I've also learned that, when you put any speech like this on Facebook, out come the Duterte trolls. So we'll get that bit out upfront. As one of the 10 members of ASEAN and a bilateral partner with whom Australia has a respectful and cooperative relationship on regional development, maritime security, disaster risk reduction and so on, we do value our relationship with the Philippines. But it's in that context of friendship that I echo the sentiments of the motion and say that I'm deeply alarmed by the June report of the United Nations High Commissioner for Human Rights. It was an alarming report. It reported that President Duterte has been using the cover of COVID-19 to introduce even more draconian security laws, with phrases like 'shoot the protesters on sight'. That, of course, comes on the back of President Duterte's campaign against drugs. At least 8,600 people have been illegally killed, and it's probably three times that number.
I note that that report was considered by the United Nations Human Rights Council in October 2020. It's disappointing that Australia failed to show leadership in that exercise. We did not raise our voice loudly and push for stronger investigative mechanisms. It was a weak resolution that was passed and the situation continues to worsen for human rights activists and lawyers. I was sent a list by my local community of 60 lawyers, judges and prosecutors who have been killed in the last four years alone, and that is just those who are known. There were 44 lawyers, seven judges and nine prosecutors and, as the previous speaker rightly said, there is media suppression.
This is all a worrying trend towards authoritarianism and illiberalism in a country that has been democratic and has fought for its democratic rights. I remember the revolution some decades ago in the Philippines in support of democracy. Democracy is fragile and must be protected, so I share the growing concerns, echoed in the motion and by my friend the member for Fremantle, regarding labour rights and workers. The International Trade Union Confederation has ranked the Philippines amongst the 10 worst countries in the world for working people. Fifty union members and officials have been extrajudicially killed, and the antiworker climate is now fuelling fears more broadly across society and is further undermining democracy.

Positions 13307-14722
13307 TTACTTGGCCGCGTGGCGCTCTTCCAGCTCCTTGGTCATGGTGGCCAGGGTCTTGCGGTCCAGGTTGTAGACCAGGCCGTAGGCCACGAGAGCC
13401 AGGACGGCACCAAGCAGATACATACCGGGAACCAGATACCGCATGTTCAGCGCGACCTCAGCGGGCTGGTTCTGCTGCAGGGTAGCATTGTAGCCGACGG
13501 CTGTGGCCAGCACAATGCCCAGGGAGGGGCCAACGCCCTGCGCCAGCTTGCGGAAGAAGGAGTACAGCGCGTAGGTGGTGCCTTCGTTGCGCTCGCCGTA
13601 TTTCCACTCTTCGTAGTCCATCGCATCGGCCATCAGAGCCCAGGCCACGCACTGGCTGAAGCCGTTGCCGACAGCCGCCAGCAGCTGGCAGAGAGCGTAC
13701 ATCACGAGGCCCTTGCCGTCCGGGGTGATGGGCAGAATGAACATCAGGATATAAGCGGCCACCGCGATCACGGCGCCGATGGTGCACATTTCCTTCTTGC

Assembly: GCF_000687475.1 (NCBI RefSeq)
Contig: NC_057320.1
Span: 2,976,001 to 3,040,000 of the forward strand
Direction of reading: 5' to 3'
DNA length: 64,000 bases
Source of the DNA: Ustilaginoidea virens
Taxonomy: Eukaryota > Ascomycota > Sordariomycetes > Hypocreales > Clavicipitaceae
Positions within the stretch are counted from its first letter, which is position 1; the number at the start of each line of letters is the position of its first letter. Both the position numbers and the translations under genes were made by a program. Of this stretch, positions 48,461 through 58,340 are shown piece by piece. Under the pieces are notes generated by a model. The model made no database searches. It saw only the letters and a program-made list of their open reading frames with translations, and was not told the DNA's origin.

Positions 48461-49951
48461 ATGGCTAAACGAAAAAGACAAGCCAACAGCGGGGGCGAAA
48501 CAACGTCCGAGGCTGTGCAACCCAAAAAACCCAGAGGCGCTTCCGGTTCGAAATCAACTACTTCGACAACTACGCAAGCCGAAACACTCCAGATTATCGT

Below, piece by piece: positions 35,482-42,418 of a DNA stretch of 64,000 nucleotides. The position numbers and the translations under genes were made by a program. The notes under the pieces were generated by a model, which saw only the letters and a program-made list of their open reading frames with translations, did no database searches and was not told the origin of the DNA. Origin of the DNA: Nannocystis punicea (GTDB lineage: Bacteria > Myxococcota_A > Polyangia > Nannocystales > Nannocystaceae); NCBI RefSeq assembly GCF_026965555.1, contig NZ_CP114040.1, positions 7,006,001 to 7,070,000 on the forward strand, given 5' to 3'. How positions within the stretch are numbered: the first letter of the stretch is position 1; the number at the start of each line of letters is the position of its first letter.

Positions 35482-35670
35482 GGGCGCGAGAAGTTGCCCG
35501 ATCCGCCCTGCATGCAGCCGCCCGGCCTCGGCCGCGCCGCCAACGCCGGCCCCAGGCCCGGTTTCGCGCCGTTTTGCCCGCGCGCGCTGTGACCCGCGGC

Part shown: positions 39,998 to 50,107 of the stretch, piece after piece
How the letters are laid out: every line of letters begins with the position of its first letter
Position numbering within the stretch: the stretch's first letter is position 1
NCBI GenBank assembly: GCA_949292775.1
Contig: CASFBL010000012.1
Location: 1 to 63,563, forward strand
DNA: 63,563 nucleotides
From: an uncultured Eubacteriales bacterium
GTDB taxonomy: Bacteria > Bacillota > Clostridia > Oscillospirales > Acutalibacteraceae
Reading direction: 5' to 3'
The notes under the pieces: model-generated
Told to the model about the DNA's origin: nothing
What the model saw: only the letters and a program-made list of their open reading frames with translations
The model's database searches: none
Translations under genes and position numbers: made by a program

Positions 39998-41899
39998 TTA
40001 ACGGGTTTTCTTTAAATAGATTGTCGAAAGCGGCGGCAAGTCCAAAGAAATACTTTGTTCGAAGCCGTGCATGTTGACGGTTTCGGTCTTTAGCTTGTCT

It was good to hear the previous speaker express support for the work of the International Labour Organization, because I hear scepticism at times from government members about the role of trade unions. From visiting developing countries, I know that, in many cases—Cambodia is a case in point; I was there a couple of years ago—trade unions are the only truly democratic organisations in a country. They do such an important role of building civil society and fighting for the values of democracy and for a free civil space where people can express their views, so support for trade union organisations, and active support, by the Australian government in developing countries is especially critical. It's a pity that, under this government, a lot of that support has been cut from our international aid and development as a result of some kind of weird ideological crusade that holds that, when we see the word 'union', that must be bad. Unions have such a critical role to play in supporting democracy.
I go back the last part of the motion, which calls on the government to support the upholding of labour and human rights, in line with international standards, by endorsing the ILO's resolution to send a high-level tripartite mission to the Philippines to conduct an open, transparent and robust investigation of the human rights situation and—I'll repeat this; I've spoken in the parliament about it before; the government has just been silent—any auditing process of Australian security engagements in the Philippines to make sure that, in our engagement with the police, the security and the defence forces, we are not inadvertently supporting any human rights abuses, given, unfortunately, the shameful record of those forces in suppressing human rights in recent times.